Many thanks to James Swift for peering into this alternate timeline!
When it comes to home console gaming, there’s no greater “what might have been” story than the Sega Dreamcast. Despite only being around for two and a half years, the system remains one of the most beloved of all-time, having given us scores upon scores of classic games. Of course, fate just wasn’t on Sega’s side. The high toll of failures past and the looming shadow of the PS2 eventually forced Sega out of the hardware market altogether.
Even now hardcore gamers wonder what amazing games awaited us had the Dreamcast chugged along for a couple more years. Streets of Rage 4? A three-dimensional take on Gunstar Heroes? A mascot brawler a’la Super Smash Bros. featuring Sonic, Ryo Hazuki and those pips from Jet Grind Radio?
Oh the places we’ll go…
For a moment, let’s play armchair CEOs. We all know what fateful decisions Sega chose (and didn’t choose) en route to the 128-bit system’s demise, but with the gift of hindsight, are there any major changes Sega could have made to reverse the Dreamcast’s sour luck and turn it into a financially sustainable platform?
Below, we’ll take a look at five things Sega could have done differently with the Dreamcast, things that may have kept the company in the hardware business for at least one additional console generation.
The Dreamcast Launches with a DVD Player
The biggest system seller for the PlayStation2 when it launched in 2000 wasn’t SSX or Madden or (ugh) Fantavision. It was the system’s built-in DVD player, which made it the most economical home device of the like on the market. The inclusion of a DVD drive in the Dreamcast would’ve increased production prices on the console (perhaps by as much as $200), which means Sega would’ve taken an even greater upfront loss on each Dreamcast unit purchased.
This snazzy Dreamcast DVD add-on debuted at E3 2000, but apparently never went into production. That didn’t stop Sega from offering consumers a Dreamcast package that came with a third party DVD player, however … but only in Europe.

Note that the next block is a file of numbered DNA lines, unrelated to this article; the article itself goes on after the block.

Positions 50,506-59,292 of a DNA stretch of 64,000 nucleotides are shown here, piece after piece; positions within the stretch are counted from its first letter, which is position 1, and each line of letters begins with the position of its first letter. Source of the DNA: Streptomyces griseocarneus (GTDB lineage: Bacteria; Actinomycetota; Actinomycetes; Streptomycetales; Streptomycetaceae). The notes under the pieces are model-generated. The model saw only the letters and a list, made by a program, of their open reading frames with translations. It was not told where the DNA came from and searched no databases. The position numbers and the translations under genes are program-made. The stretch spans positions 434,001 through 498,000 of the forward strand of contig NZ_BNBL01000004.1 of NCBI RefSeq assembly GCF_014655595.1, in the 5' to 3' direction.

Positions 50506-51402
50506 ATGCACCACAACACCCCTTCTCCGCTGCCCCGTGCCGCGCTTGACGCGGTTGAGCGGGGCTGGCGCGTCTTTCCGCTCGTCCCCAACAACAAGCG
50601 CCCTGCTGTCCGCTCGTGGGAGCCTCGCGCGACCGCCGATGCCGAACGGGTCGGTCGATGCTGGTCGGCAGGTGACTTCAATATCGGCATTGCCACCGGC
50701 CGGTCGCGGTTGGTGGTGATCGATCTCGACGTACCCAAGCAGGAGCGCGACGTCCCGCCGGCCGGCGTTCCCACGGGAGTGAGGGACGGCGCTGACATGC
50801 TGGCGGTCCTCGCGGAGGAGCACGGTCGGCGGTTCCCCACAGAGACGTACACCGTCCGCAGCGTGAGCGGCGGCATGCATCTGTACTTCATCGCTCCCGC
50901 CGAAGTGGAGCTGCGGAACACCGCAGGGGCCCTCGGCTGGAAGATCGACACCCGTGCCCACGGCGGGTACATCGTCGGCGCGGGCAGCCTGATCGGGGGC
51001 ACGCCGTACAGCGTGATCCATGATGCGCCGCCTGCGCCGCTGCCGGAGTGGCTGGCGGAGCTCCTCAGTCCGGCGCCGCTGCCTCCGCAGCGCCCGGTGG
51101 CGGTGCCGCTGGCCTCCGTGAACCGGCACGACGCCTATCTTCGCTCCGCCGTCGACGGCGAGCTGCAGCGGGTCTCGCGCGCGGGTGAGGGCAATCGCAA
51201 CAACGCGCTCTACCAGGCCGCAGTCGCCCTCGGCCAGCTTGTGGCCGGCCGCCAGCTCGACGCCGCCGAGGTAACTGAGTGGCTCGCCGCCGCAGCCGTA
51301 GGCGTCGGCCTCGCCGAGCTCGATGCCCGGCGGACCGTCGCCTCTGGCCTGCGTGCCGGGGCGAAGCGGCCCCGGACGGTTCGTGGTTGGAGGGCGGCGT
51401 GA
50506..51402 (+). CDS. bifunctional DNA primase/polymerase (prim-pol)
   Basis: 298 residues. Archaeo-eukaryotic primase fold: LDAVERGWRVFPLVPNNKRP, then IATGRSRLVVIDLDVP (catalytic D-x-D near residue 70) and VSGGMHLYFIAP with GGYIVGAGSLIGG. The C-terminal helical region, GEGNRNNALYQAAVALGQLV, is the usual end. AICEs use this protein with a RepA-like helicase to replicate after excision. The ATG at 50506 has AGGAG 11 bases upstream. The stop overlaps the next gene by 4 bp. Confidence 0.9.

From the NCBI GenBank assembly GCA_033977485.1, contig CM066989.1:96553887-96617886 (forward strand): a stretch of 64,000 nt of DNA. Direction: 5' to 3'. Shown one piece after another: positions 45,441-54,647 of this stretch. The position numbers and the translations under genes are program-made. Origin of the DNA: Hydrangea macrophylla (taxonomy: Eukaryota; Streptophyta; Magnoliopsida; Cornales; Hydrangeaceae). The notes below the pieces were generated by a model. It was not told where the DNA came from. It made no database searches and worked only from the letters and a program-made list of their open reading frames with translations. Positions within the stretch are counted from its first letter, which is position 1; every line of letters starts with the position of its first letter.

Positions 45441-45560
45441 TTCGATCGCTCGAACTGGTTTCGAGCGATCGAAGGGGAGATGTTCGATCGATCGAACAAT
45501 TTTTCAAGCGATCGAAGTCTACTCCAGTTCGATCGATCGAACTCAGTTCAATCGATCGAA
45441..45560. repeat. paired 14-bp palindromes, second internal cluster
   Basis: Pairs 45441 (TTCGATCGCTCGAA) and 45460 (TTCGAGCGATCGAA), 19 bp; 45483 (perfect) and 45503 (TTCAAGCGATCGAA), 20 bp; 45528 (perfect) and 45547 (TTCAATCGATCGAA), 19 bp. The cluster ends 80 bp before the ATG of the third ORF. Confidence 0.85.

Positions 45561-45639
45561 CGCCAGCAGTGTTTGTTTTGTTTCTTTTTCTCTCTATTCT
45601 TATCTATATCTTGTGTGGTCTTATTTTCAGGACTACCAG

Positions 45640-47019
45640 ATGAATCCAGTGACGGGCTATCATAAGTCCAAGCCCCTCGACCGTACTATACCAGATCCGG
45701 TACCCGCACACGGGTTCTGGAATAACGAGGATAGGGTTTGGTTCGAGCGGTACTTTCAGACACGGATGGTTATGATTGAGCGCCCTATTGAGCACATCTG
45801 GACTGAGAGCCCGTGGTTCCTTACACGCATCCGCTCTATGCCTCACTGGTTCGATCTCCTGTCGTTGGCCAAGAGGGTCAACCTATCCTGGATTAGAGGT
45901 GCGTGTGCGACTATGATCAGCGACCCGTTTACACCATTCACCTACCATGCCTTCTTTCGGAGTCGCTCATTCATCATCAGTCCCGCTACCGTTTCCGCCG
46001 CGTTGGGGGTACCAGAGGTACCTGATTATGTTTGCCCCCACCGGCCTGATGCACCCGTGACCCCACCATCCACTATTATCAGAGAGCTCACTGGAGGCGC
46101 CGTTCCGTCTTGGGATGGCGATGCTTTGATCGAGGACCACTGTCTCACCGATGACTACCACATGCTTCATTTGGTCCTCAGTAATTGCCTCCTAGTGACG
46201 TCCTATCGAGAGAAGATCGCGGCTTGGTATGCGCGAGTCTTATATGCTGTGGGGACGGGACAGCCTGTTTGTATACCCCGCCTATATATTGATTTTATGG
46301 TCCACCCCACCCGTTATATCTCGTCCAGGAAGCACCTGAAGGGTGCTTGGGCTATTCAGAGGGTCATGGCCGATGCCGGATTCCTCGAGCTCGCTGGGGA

Still, one can’t help but wonder if the Dreamcast – even if priced up at $299 to cover the DVD player costs – launching a full-year ahead of the PS2 with a DVD drive included would have helped Sega cover a lot of eventually lost ground in the 2000 holiday season. Can you imagine the Dreamcast launching on Sept. 9, 1999 with a DVD of The Matrix as its pack-in killer app, alongside great console exclusives like Sonic Adventure, NFL 2K and Soul Calibur? The head start would have helped Sega accumulate a broader consumer base, and by utilizing DVD-ROMs for all Dreamcast media, Sega could have avoided the piracy problem that plagued its proprietary GD-ROM technology.
The Dreamcast Lands Grand Theft Auto III as a Console Exclusive
By fall 2001, the Dreamcast was all but done for. Despite sinking a lot of money into developing and promoting all-time classics like Shenmue, Jet Grind Radio and Sonic Adventure 2, nothing Sega put out on the market came anywhere close to becoming mainstream, cultural phenomena. But what if Sega held the exclusive console rights to an obscure sequel in a hyper-controversial, cult franchise?